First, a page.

How Can Companies Avoid Workplace Gossip?
Personally, I have been burned emotionally to a crisp from workplace gossip.
All that you need to know that is there was some information that was spread about me in the workplace a few ago which consisted of something outside the job. No one asked me personally what was going on. But the lack of communication wasn’t the worst thing; the worst thing was that someone who I thought was a good friend ended up being the source of the problem. They were constantly adding fuel to a rumor going to my manager and other people in the company consistently twisting the truth.
I ended up finding out from my manager who told me this had been going on for months. Fortunately, he consistently tried to put the flame out which is why I didn’t find out much later. Not only did it burn to know that people were talking behind my back, but a place where I felt safe turned into a hell hole in a split second. The place where I spent most of my waking hours became a hub for distrust and paranoia.
Has this happened to you?
Over 66% of water cooler conversations focus on topics about colleagues at work. In addition, Scholars suggest that 14% of coffee-break conversation include gossip. Meaning that once a week during your breaks you probably run into a bit of workplace gossip.
So what is gossip? The dictionary often describes it as “casual or unconstrained conversation or reports about other people, typically involving details that are not confirmed as being true.” People usually enjoy gossip, they get a good laugh, share a secret with someone else and polarize a group. But where the line for gossip? Here are a couple of questions about the conversations you have with coworkers:
- There is something being expressed that is negative about someone? Chances are its gossip.
- Can you verify that the information is true? If not, its gossip.
- Does it rejoice at someone’s mistake? If so, its gossip.
While this seems to span a large number of conversations, it’s important to note there are many easy anecdotes where you can still have ‘fun’ discussion with coworkers. However, in the unlikely occurrence that you end up conversing with a gossiping employee, here are a couple of things you can do to keep your workplace healthy:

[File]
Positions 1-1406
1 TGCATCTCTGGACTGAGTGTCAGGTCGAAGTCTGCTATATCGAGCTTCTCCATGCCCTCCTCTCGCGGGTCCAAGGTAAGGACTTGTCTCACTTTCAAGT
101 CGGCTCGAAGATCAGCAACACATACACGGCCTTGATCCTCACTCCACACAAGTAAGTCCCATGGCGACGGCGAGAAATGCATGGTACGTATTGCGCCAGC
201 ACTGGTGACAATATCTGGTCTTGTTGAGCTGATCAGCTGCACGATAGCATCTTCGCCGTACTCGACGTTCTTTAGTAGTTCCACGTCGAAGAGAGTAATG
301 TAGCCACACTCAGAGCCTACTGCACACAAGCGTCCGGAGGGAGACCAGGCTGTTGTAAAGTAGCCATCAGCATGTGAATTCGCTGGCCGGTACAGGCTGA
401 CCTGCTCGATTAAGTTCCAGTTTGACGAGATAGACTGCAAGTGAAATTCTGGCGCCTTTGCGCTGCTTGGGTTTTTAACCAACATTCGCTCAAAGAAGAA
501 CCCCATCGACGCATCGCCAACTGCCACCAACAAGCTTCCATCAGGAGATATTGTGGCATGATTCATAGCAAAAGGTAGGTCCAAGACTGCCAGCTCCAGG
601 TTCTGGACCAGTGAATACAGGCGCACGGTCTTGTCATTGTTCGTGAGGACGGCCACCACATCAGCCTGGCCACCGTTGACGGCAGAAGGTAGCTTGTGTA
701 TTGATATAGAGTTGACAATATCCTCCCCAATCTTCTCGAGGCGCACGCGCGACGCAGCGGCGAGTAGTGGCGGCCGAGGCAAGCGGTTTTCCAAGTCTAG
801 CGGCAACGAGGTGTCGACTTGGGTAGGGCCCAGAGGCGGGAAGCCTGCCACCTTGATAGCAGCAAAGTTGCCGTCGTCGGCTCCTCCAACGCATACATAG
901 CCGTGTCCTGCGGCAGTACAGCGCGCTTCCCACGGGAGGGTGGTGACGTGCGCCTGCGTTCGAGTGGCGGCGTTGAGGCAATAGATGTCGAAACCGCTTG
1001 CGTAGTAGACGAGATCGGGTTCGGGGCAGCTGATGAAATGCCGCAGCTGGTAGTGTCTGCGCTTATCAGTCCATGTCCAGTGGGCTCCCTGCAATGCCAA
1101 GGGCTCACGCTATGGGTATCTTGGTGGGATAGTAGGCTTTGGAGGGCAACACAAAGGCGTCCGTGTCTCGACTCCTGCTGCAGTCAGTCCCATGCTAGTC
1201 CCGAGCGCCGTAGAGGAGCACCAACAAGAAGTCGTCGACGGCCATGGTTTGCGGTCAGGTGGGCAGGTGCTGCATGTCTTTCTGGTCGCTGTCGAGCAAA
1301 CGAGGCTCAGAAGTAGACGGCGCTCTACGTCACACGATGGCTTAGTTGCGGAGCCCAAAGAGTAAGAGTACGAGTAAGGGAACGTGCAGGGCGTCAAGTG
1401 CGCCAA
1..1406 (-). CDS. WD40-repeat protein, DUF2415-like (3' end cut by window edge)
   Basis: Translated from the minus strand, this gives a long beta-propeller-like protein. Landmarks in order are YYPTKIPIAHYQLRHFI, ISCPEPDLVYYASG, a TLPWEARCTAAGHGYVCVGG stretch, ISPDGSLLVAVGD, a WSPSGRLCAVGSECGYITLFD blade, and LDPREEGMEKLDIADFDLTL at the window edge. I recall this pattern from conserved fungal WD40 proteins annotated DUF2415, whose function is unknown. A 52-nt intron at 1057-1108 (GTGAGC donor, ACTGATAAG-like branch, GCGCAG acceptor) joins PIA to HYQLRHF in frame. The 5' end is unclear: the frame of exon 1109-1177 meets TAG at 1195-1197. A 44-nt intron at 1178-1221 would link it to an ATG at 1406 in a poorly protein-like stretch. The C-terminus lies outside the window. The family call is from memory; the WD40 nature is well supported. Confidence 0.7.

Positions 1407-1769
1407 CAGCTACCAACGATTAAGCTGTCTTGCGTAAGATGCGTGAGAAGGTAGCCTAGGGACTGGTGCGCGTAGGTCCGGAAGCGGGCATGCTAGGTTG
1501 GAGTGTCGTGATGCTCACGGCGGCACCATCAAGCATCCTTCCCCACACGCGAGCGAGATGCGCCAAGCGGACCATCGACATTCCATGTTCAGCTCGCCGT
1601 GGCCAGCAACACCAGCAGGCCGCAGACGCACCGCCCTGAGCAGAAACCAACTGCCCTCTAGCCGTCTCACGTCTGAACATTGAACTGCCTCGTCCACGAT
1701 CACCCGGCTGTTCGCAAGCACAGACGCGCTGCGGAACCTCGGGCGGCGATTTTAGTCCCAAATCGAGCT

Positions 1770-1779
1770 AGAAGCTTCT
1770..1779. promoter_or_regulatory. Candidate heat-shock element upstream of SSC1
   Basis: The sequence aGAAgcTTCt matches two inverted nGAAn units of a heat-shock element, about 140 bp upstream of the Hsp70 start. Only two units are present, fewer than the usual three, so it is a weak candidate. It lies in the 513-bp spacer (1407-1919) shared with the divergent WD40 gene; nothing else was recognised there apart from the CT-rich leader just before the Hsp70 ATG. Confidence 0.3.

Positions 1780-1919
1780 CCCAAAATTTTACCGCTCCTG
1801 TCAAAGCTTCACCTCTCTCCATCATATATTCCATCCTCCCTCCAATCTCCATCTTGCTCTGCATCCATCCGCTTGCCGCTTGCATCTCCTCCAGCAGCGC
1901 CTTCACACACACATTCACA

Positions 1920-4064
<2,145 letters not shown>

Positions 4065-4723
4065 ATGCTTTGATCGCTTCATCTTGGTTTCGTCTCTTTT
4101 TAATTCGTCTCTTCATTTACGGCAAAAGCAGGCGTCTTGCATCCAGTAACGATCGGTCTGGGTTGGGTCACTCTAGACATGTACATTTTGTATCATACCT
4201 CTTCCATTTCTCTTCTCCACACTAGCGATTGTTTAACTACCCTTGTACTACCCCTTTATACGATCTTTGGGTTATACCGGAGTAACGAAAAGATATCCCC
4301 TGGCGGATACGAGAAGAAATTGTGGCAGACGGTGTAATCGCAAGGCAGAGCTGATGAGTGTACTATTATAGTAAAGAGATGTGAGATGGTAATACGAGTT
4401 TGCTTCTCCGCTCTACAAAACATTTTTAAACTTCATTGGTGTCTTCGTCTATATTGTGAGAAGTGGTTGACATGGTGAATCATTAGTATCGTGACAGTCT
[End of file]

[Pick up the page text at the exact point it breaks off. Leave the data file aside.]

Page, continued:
- Communicate with the Offenders – The easiest way for gossip to spread is that the offenders think it’s okay and people care. Chances are most people just go along with it. An easy way to curb the discussion is by mentioning how you would prefer to talk about something else. Simple easy and to the point.
- Stop Echoing the Gossip- The way that gossip stops is that no one is willing to continue echoing it. In this case, just don’t share the gossip and it will die off with you.
- Keep Your Private Life Private – Best way to reduce gossip, stop giving people so much to gossip about. If you keep your private life, well private, gossipers will have much less to find out about you so if rumors do start, they will be impersonal enough to avoid any emotional heartache
- Be a Role Model – Do onto others, as they do onto you. Novel idea, and very cliche I know. However, you consistently can spot this in workplaces. People complain if someone gossips about them, but as soon as they get a chance they start spreading a rumor about a coworker. Be the bigger person and start promoting a positive culture that does not involve tearing down other people
- Going to a Boss – I am not usually a fan of going to a superior and asking for help for social interaction. It reminds me of kids that would make fun of people and if you verbally retaliated they would immediately run to a yard duty or teacher and ‘tattle’. However, there is a time where this becomes appropriate after multiple attempts to avoid engagement in gossip. At that point, your mind needs back up and have to ask your supervisor for their opinion.
A final thought on the concept of gossip: Gossip can be likened to farmers in the time of crops.
Imagine that each year a group of farmers prepare for the yearly harvest several months in advance. In preparation, they use large equipment to turn dirt, plant crops, and finalize each detail for a lavish harvest. Occasionally, the farmers would accumulate the waste from all of the large vehicles they operated and dump the waste into a lake just outside of town. They continued this habit of work, accumulating and dumping each month before the big harvest. When the big month came, the crops were dead and farmers were left in a panic. “How could this have happened,” they collectively thought. Little did they know that the lake was actually the water supply for their crops. With the continuous pouring of waste, they eventually destroyed the water source for the crop and consequently the big harvest they worked so hard for.
The same truth happens with gossip, it may feel good to get it out of your system by talking to a coworker about gossip but it eventually pollutes the culture. If too much gossip happens, the culture will decay and you will end up with what the farmers had a dead culture.
Jeff Butler Internationally respected speaker and consultant, Jeff Butler helps bridge generational gaps between Millennials and companies looking for their talent and patronage. Butler has quickly built his reputation as a memorable presenter with tangible solutions for attracting, retaining, and engaging Millennials as employees and customers. Within just the past three years, he has spoken at two TEDx events and multiple Fortune 500 companies such as Google, Amazon, and LinkedIn.
Receive Insights on Optimizing your Millennial Workforce:
Create An Unstoppable Team
Discover 21 ways on how to build unstoppable multigenerational teams